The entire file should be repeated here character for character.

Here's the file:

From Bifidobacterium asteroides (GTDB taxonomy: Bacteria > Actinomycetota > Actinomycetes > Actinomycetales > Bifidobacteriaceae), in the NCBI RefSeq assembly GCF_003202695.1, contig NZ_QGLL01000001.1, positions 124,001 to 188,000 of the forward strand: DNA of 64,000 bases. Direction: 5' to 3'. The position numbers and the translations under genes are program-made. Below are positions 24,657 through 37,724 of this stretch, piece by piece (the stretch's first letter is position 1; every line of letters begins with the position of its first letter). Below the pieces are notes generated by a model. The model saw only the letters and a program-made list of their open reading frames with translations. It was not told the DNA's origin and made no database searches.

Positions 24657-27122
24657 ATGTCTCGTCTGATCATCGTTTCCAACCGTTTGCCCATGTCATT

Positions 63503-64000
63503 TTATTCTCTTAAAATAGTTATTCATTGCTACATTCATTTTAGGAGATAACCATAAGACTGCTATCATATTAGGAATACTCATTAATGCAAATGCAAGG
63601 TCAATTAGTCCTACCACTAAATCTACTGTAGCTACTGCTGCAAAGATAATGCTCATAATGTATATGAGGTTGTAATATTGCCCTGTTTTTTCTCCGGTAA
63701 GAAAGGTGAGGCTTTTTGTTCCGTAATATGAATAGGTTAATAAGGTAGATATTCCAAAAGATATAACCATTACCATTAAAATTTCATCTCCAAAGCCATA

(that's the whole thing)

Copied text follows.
From Bifidobacterium asteroides (GTDB taxonomy: Bacteria > Actinomycetota > Actinomycetes > Actinomycetales > Bifidobacteriaceae), in the NCBI RefSeq assembly GCF_003202695.1, contig NZ_QGLL01000001.1, positions 124,001 to 188,000 of the forward strand: DNA of 64,000 bases. Direction: 5' to 3'. The position numbers and the translations under genes are program-made. Below are positions 24,657 through 37,724 of this stretch, piece by piece (the stretch's first letter is position 1; every line of letters begins with the position of its first letter). Below the pieces are notes generated by a model. The model saw only the letters and a program-made list of their open reading frames with translations. It was not told the DNA's origin and made no database searches.

Positions 24657-27122
24657 ATGTCTCGTCTGATCATCGTTTCCAACCGTTTGCCCATGTCATT

Positions 63503-64000
63503 TTATTCTCTTAAAATAGTTATTCATTGCTACATTCATTTTAGGAGATAACCATAAGACTGCTATCATATTAGGAATACTCATTAATGCAAATGCAAGG
63601 TCAATTAGTCCTACCACTAAATCTACTGTAGCTACTGCTGCAAAGATAATGCTCATAATGTATATGAGGTTGTAATATTGCCCTGTTTTTTCTCCGGTAA
63701 GAAAGGTGAGGCTTTTTGTTCCGTAATATGAATAGGTTAATAAGGTAGATATTCCAAAAGATATAACCATTACCATTAAAATTTCATCTCCAAAGCCATA